To the Wonder
Opens Fri., April 12 at Egyptian. Rated R. 113 minutes.
Though booed at its Venice Film Festival premiere, Terrence Malick’s To the Wonder is hardly awful. It’s minor Malick, a movie that plays like something cut from his grand 2011 The Tree of Life—scraps, but worthwhile scraps. To the Wonder is essentially a love triangle, a very slow love triangle, among Neil (Ben Affleck), an Oklahoma environmental engineer, and two women. Neil’s job is to measure the damage man does to God’s creation, and the most eloquent scenes consist of him trudging through toxic mud and slag heaps, monitoring groundwater contamination, and talking to alarmed locals about pollution in their poor neighborhoods. In the background we see the prairie being scraped and prepared for more ugly suburbs—so hateful to Malick, that poet of the grass.
At first I thought this was another anti-fracking movie, though it begins with Neil’s vacation in France. There he meets single mother Marina (Olga Kurylenko), a lively Parisian with a 10-year-old daughter. Marina and Neil wander ecstatically around Mont Saint-Michel, that soaring medieval monastery ringed by tide flats, jumping on wet sand that undulates like a trampoline, marveling at the mud-cupped incoming waters. It’s achingly beautiful, one of a few priceless Malick images in the film (photographed by Emmanuel Lubezki). Climbing the stairs to a cloistered garden is to ascend “to the wonder,” Marina muses in voiceover.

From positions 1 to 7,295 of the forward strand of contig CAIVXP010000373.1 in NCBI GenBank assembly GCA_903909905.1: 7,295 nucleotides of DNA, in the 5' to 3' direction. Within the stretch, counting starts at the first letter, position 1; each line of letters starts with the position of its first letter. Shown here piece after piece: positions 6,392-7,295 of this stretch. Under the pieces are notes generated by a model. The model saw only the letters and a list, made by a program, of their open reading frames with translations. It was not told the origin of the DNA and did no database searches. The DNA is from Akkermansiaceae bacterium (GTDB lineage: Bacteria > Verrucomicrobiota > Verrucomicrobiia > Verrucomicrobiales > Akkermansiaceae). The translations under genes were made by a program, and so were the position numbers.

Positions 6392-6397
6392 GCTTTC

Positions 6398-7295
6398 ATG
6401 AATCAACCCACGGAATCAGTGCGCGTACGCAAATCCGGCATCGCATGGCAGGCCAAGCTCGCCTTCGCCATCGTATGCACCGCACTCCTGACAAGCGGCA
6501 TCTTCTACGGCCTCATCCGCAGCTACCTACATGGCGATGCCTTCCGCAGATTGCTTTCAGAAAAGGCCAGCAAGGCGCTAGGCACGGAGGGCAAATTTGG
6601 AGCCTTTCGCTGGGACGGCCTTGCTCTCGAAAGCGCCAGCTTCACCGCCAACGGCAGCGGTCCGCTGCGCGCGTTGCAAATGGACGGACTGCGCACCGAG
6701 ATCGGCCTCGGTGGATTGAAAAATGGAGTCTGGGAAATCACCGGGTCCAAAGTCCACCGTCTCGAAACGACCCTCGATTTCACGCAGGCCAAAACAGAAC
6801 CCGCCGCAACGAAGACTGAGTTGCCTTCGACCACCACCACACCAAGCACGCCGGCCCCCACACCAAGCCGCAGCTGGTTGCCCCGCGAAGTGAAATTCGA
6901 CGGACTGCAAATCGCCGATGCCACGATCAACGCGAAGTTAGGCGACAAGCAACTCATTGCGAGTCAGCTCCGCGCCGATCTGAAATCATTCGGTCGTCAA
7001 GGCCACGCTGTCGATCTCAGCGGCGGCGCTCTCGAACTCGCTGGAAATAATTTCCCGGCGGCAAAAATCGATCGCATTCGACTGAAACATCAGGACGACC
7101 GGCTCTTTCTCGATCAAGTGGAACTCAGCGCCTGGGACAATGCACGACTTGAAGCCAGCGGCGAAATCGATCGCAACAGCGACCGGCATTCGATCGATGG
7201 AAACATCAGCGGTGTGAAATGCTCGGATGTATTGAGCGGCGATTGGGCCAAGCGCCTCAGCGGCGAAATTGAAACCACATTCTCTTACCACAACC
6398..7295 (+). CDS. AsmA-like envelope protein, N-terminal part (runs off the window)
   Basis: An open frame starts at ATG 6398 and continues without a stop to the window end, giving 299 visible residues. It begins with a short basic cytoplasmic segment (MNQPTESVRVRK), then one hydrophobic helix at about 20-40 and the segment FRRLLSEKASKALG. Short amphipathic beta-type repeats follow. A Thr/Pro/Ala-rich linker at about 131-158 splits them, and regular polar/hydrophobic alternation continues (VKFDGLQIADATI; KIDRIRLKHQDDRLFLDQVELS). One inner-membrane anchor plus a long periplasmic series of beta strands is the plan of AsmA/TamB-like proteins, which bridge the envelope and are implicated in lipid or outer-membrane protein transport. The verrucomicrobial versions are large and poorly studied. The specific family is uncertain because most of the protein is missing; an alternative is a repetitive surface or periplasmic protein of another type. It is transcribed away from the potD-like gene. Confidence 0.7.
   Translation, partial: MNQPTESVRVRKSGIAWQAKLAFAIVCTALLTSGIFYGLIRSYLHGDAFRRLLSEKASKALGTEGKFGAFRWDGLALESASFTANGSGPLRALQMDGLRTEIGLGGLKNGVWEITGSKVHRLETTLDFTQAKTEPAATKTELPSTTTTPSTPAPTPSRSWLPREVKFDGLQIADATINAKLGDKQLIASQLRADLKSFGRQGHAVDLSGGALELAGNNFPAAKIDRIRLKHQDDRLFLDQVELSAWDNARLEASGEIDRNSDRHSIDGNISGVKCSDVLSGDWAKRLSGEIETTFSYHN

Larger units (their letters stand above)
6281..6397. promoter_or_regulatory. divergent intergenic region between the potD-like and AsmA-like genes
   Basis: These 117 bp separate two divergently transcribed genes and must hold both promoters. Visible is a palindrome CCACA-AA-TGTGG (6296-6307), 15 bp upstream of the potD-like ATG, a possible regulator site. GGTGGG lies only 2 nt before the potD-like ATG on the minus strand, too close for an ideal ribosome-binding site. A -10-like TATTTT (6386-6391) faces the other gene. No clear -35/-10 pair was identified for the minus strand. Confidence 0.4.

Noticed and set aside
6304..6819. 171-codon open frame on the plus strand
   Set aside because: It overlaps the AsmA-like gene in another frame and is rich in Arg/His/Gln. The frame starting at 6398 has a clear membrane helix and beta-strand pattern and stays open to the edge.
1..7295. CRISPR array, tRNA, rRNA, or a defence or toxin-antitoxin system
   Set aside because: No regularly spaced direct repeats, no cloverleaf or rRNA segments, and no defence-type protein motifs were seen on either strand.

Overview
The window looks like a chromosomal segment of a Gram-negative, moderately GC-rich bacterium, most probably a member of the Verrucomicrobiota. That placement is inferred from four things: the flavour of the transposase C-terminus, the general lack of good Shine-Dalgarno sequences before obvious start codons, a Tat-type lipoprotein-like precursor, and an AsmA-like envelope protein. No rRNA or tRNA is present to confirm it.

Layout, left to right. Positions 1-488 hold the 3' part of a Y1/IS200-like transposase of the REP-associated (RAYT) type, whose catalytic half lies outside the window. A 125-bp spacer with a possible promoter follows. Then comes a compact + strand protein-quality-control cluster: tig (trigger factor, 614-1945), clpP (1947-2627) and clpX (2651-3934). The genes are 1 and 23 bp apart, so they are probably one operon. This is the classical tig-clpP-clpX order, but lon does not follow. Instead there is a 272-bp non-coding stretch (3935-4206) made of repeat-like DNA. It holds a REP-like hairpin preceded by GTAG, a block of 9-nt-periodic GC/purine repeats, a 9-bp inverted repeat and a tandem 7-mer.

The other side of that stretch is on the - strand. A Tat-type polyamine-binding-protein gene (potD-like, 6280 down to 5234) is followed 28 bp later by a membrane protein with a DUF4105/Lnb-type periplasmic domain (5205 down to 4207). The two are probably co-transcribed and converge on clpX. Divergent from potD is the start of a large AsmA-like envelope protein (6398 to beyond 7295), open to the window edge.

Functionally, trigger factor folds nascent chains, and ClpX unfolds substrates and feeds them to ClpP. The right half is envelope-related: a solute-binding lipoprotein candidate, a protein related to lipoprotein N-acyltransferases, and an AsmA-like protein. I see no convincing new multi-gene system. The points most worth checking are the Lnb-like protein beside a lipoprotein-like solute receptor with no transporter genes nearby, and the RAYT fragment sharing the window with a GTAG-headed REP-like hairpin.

Back in Oklahoma, however, the wonder disappears from their new romance. The two quarrel, and Neil turns to his high-school sweetheart, Jane (Rachel McAdams). In the dreamy, elliptical scheme of To the Wonder, the exact sequence of falling in and out of love doesn’t really matter. It’s the pauses amid the relentless rush of time that count for Malick, as when Neil and Jane visit a buffalo herd at sunset. They’re awed, as are we, to feel the woolly presence of lost history, the prairie’s ancient ambassadors, the pinnacle of a prehuman tree of life (rather like the dinosaurs in Tree of Life).
And yet nothing much happens in To the Wonder. All Malick’s signatures are there (fingers in the grass, hushed spiritual whispers, sun flares, etc.), but the stakes feel smaller than Tree of Life’s family tragedy and final God-blessed reunion. Neil is just a guy who can’t commit to love, not unlike Father Quintana (Javier Bardem, in a thankless, poorly integrated role), the local priest who can’t find his faith anymore. “Show us how to seek You,” he implores. We’ve heard it before, and recently, in Tree of Life. To the Wonder ultimately feels like a catch-up project from a man suddenly worried about meeting his earthly quota before climbing to the wonder himself.